Tyler Lynch

Sign In | Contact Us | 617-354-3814

Different Types of Trusts

The term “Trust” is a common description of ownership, especially in real estate.
If you or someone owns your residence in trust, what is the real meaning of the term?

In general, a trust is a right in property held in a fiduciary relationship by one party for the benefit of another. When the assets are placed in the trust they belong to the trust itself and not the trustee. The trustee holds the title to the trust property, and the beneficiary is the person(s) who receives the benefits of the trust.

There are several types of trust to consider:
A revocable or “living” trust is created during the lifetime of the trust maker.
For legal purposes it can be changed or cancelled by decision of the trust creator, also known as “grantor”. The grantor transfers the title of the property to the trust, but retains as the initial trustee and can remove the property from the trust at anytime. However the living trust can become irrevocable at the death of the grantor and the named trustees other than the grantor assume control of the trust activities. The trust has ownership over the assets after the trust maker’s death. Living trusts are commonly used to avoid probate of the estate assets.

Another type of trust is an irrevocable trust. After it is created this type of trust cannot be altered, changed, or revoked. Trust property cannot be distributed out of the trust, except under the specific terms written into the trust by the grantor.\ trust maker. The benefit of this type of trust for estate assets is that it removes all incidents of ownership, effectively removing the trust’s assets from the grantor’s taxable estate. The grantor is also relieved of the tax liability on the income generated by the assets.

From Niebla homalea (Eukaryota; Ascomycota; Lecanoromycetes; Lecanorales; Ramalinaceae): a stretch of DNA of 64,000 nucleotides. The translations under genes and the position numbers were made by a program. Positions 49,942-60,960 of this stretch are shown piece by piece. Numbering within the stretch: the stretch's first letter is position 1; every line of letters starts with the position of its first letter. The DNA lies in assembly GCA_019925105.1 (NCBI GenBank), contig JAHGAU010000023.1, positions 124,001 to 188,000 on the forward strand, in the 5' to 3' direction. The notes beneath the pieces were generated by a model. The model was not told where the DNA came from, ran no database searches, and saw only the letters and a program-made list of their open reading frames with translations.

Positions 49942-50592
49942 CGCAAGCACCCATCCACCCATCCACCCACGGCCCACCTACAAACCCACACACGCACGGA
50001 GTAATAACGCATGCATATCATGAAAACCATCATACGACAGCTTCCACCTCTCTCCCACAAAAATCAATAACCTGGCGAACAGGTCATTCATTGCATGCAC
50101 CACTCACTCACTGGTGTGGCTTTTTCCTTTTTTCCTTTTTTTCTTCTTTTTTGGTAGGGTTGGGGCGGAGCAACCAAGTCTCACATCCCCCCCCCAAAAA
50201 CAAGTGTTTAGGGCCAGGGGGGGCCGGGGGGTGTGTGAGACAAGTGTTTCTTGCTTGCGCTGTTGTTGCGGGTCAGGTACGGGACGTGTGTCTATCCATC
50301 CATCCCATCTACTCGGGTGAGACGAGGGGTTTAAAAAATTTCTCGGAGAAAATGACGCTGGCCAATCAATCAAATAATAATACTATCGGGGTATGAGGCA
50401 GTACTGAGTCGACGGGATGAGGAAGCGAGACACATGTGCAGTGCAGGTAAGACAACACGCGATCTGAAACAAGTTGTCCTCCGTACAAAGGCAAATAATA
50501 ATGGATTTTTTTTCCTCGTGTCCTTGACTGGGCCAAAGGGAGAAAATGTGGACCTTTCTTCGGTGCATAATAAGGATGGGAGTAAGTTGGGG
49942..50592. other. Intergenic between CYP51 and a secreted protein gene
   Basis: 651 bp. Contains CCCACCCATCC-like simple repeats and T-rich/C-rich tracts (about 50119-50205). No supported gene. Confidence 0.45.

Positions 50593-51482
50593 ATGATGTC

Charitable trusts are trusts that are set up to benefit a particular charity or the public in general. Charitable trusts are often used as part of an estate plan to lower or avoid estate and gift tax.

A charitable remainder trust is the most common charitable trust, which provides the donor with many tax benefits.

First, you are allowed take a charitable income tax deduction and spread it over five years. The deduction is the original amount donated minus what you expect to receive in interest payments. Second, because the property is going to a charity upon your death, the property will not be included in your estate for estate tax purposes. Finally, it allows you to turn property that is not producing cash income into charitable tax deductions without paying capital gains taxes on the cumulative appreciation (increase in value). For example, if you donate stock that would have produced a huge capital gain, the charity will receive the benefit of the gross sale proceeds, and you will benefit from a charitable gift tax deduction.